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Travel & Holidays in later life


Malaysia celebrated its Golden Jubilee of independence in 2007 with  a series of nationwide parades, cultural shows, street events and carnivals to commemorate the country's Independence or Merdeka Day on 31st August.

During recent decades, the Merdeka Day festival has grown into a month-long celebration nationwide that includes cultural dancers, athletes and Malaysians from all walks of life. It's great for tourist interest!

Meanwhile, on the tourism front,  the country has also vigorously targeted the international spectator sport market. The 44m motor racing track built at Sepang near Kuala Lumpur's new airport has been rated as the Eastern hemisphere's most spectacular circuit. 

The grandstand holds 30,000 people, while another 100,000 enthusiasts can view most of the circuit from natural raised banks. Formula One racing is scheduled as part of a 7-year contract. 

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No visas are needed for UK passport holders.

Climate: reckon a steady 90 F year round. The rainy season peaks in November and December. Otherwise most of the year is dry but humid.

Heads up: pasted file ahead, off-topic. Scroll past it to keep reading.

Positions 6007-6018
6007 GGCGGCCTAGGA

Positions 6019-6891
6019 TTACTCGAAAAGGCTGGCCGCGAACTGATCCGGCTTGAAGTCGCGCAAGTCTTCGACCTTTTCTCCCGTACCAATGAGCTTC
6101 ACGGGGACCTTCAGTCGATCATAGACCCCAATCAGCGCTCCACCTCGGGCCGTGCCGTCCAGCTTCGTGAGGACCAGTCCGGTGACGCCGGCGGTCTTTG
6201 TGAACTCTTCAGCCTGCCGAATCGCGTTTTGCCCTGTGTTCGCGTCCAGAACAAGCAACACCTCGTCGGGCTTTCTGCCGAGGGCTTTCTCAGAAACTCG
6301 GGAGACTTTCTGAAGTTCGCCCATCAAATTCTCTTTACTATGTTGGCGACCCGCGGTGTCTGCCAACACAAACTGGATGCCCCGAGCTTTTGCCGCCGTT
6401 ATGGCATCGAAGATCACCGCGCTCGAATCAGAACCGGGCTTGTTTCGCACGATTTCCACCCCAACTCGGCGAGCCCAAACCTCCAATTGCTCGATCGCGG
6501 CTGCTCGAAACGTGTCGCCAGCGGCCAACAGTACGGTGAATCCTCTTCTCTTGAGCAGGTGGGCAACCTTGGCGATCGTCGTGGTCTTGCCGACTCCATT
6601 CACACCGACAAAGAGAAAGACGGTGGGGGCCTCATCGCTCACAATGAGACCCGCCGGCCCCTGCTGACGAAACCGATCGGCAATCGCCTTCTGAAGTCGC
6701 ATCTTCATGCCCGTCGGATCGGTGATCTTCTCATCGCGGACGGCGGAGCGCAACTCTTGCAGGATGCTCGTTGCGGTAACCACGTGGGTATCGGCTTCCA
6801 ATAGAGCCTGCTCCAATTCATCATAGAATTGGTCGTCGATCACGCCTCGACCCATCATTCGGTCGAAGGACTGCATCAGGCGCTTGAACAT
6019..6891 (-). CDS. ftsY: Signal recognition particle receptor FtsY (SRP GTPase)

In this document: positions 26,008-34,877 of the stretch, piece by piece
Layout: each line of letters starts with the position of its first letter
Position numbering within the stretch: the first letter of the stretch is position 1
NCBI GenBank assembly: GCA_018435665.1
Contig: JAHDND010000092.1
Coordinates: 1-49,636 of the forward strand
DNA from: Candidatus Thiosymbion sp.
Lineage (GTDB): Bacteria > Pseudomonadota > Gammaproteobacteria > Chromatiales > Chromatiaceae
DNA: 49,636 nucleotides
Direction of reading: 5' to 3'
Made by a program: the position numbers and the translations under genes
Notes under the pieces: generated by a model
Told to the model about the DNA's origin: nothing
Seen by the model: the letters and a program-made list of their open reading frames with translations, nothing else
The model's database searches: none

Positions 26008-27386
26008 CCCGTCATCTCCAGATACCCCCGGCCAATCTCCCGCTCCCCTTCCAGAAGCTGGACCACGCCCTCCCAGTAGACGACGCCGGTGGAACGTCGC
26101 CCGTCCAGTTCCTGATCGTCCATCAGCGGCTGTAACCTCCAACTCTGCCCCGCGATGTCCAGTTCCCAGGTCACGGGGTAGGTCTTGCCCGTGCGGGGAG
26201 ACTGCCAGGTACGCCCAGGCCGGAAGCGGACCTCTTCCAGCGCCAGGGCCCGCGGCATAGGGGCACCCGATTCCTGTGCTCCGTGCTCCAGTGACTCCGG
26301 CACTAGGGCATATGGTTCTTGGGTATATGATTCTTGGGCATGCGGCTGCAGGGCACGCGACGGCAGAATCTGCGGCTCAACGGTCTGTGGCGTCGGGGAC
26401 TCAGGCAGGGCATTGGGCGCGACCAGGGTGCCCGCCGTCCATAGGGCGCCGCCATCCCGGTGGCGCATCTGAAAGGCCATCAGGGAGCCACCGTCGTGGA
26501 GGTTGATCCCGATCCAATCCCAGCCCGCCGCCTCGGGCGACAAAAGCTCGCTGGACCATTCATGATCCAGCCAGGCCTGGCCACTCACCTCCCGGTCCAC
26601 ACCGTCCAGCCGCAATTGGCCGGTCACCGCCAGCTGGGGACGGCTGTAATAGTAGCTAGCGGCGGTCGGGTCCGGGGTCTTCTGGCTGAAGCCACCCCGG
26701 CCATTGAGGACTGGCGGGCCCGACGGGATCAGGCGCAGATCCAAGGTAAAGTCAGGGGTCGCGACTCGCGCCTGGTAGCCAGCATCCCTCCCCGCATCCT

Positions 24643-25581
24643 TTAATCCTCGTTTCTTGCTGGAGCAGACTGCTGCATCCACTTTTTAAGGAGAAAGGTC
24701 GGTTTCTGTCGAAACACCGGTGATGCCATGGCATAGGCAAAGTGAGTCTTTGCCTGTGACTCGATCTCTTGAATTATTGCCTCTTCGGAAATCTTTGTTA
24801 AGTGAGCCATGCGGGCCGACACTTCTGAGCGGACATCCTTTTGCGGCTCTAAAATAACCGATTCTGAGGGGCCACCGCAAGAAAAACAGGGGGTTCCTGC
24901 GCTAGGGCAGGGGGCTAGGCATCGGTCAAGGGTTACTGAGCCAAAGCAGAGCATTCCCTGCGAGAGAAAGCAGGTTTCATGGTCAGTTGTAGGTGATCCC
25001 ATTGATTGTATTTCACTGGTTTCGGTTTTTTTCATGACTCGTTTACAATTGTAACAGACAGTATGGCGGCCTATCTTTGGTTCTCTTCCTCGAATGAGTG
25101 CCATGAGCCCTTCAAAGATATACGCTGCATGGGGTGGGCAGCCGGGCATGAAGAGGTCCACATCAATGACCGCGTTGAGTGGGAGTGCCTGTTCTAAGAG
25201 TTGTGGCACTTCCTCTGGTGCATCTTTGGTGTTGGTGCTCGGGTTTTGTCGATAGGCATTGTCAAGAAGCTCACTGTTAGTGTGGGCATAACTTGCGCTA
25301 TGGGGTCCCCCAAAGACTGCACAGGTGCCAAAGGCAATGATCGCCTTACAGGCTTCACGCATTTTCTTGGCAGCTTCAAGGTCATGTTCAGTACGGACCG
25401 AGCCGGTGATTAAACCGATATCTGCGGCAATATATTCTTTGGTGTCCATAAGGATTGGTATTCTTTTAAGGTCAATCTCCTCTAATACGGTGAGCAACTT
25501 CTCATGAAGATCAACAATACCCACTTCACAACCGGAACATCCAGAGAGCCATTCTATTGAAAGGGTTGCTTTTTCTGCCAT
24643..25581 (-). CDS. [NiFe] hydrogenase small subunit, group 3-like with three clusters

The Malaysian currency is called the Ringgit - around 6.90  to  pound sterling.

More information: Malaysia Tourism Promotion Board, 57 Trafalgar Square, London WC2N 5DU. Tel: 0207-930 7932.

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Likewise in 1998 Malaysia became the first Asian country to stage the Commonwealth Games. To prepare for the event, Kuala Lumpur spent 300m on stadiums and other sport facilities. 

All this may sound far removed from the usual tropical image of warm sandy beaches with a palm-tree fringe. But sport and tropical beaches can make a good holiday cocktail.

Even when Malaysia was still a British colony, the sport theme was already well developed. Managers of tin mines or rubber and tea plantations liked nothing better than to cool off in the Highlands and play golf. 

Today Malaysia is blessed with 219 golf courses, in a spectacular variety of natural settings - from lush coastal locations to the terraced slopes of the Cameron Highlands. Here, past fields of strawberries, visitors can still enjoy the original Brit colonial life-style with Tudor inns, cream teas, rose gardens and golf.On a north coast Penang beach

Ever since Independence, Malaysia's links with Britain have remained strong. UK visitors total almost half of all arrivals from Europe - either on round-trip holiday packages, or as stopovers en route to Australia or New Zealand. 

The Malaysian connection started in 1786 when Captain Francis Light of the East India Company established the island of Penang as the first British trading outpost in a region that was then controlled by the Dutch. 

Britain's colonial influence finally spread throughout this tropical land of rain forests, palm-fringed beaches and clear warm seas. 

But the island of Penang - the 'Pearl of the Orient' - is still the prime destination for UK visitors. The oval-shaped island, 15 miles long and 9 miles wide, lies only two or three miles off the mainland, reached by ferry or across Penang Bridge.